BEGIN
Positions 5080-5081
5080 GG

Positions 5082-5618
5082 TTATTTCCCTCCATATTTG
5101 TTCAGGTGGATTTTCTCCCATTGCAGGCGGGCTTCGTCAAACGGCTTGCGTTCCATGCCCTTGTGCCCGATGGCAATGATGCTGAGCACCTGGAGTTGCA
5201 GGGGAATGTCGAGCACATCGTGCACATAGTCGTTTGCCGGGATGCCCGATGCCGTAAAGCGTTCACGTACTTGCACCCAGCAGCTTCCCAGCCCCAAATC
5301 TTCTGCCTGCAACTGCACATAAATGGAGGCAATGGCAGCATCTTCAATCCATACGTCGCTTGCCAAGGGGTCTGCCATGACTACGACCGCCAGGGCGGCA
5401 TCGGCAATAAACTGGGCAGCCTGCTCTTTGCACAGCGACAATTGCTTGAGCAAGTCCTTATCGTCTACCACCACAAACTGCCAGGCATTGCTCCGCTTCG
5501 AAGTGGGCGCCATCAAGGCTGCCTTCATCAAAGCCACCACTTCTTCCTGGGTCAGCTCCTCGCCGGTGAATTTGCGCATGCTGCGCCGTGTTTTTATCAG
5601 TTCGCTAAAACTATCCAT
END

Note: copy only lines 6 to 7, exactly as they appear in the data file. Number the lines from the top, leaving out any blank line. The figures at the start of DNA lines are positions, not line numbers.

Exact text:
5201 GGGGAATGTCGAGCACATCGTGCACATAGTCGTTTGCCGGGATGCCCGATGCCGTAAAGCGTTCACGTACTTGCACCCAGCAGCTTCCCAGCCCCAAATC
5301 TTCTGCCTGCAACTGCACATAAATGGAGGCAATGGCAGCATCTTCAATCCATACGTCGCTTGCCAAGGGGTCTGCCATGACTACGACCGCCAGGGCGGCA